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Tesla Model S holds its value better than most cars

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Kim Kyung-Hoon/Reuters/File

(Read caption) A man looks around Tesla Motors' Model S P85 at its showroom in Beijing.

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Modern electric cars have now been on sale long enough that they are starting to appear on used-car lots in significant numbers.

For buyers, this may offer a more affordable option than purchasing a new electric car.

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But how well with current owners do financially when they start looking to sell their electric cars?

When it comes to the Tesla Model S, a new survey has some encouraging news.

The Model S not only depreciates less than other electric cars, but even holds its value better than comparable internal-combustion cars, according to research firm Autolist.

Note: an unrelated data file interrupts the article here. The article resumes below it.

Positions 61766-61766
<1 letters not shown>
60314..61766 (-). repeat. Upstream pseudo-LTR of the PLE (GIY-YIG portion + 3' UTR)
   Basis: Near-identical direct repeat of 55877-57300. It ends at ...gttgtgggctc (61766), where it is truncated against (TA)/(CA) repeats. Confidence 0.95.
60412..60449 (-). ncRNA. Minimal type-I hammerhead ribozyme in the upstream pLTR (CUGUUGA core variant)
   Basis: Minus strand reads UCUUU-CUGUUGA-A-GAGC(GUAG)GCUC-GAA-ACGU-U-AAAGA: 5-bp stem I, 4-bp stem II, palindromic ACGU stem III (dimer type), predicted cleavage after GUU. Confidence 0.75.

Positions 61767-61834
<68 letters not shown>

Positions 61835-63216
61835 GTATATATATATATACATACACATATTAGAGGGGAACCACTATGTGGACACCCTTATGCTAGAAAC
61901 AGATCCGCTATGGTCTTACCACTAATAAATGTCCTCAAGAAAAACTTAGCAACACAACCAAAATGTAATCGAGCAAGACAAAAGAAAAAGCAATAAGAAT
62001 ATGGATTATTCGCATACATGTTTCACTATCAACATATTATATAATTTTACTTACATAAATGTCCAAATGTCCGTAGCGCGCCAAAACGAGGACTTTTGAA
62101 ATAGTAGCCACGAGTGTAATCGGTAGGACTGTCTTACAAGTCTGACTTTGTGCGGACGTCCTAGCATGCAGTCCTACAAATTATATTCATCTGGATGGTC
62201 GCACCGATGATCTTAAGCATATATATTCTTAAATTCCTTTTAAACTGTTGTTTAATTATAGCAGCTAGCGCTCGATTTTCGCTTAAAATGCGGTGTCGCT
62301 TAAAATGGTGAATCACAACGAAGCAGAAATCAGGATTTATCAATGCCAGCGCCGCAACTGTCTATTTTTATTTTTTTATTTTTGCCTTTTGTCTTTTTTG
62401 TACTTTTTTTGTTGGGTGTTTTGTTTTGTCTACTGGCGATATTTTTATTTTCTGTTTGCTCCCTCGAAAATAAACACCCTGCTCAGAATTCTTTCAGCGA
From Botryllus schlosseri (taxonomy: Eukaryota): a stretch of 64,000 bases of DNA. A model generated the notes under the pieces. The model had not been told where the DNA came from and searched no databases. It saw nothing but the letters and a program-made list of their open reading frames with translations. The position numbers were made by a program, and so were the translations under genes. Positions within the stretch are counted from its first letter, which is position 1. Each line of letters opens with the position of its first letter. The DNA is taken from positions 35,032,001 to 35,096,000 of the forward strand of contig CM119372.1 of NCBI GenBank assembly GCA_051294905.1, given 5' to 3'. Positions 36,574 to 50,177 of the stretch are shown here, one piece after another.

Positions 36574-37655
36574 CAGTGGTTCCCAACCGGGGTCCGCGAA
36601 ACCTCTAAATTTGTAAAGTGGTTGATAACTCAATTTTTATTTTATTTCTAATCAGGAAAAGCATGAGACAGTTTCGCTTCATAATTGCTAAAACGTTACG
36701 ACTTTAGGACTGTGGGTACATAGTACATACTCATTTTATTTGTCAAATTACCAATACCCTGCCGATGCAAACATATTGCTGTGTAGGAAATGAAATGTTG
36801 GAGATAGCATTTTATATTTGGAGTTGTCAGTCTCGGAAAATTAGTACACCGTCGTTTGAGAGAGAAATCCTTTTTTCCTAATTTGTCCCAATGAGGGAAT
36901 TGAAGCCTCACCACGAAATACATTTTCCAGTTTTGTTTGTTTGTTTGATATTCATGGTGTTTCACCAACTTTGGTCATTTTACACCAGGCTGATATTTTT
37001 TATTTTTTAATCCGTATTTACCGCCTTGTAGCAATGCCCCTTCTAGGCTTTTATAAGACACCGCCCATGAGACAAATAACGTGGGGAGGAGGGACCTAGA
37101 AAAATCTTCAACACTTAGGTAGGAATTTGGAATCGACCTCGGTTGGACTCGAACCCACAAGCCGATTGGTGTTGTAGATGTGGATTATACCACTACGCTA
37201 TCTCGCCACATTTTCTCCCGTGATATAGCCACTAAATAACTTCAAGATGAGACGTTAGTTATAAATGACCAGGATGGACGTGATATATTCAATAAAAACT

That conclusion was based on used-car sales data from January 1, 2012, to August 31, 2016.

Researchers found that, on average, a Model S loses 6 percent of its initial value after 10,000 miles, 28 percent after 50,000 miles, and 48 percent after 100,000 miles.

Those figures put the Tesla ahead of other luxury sedans that sold for similar base prices when new.

Autolist compared Model S depreciation to that of the Audi A8, BMW 7-Series, Jaguar XJ, Lexus LS 460, Porsche Panamera, and Mercedes-Benz S-Class.

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The Audi, for example, lost 41 percent of its value after 50,000 miles, the BMW 40 percent, and the Mercedes 38 percent.

The Model S bucks the trend of used electric-car depreciation.

Prices of used electric cars have fallen significantly over the past year, as low gas prices and consumer infatuation with SUVs have slowed sales of plug-in models new and used.

Autolist found that the BMW i3, Chevrolet Volt, and Nissan Leaf all depreciate at a much faster rate than cars without plugs.

In this case, the electric cars were compared to the Ford Focus, Honda Civic, Toyota Corolla, and Volkswagen Golf compacts, as well as to the Toyota Prius hybrid.

In terms of pricing, the Model S also proved the exception to the rule of falling prices for used electric cars.

Buyers of used Model S sedans pay an average of 5 percent more than the price that would be expected based on the cars' depreciation, according to Autolist.

In contrast, i3, Volt, and Leaf all tend to sell for less than their depreciation-based values.

On average, i3 buyers pay 0.9 percent below value, Volt buyers pay 5.2 percent, and Leaf buyers pay 3.4 percent.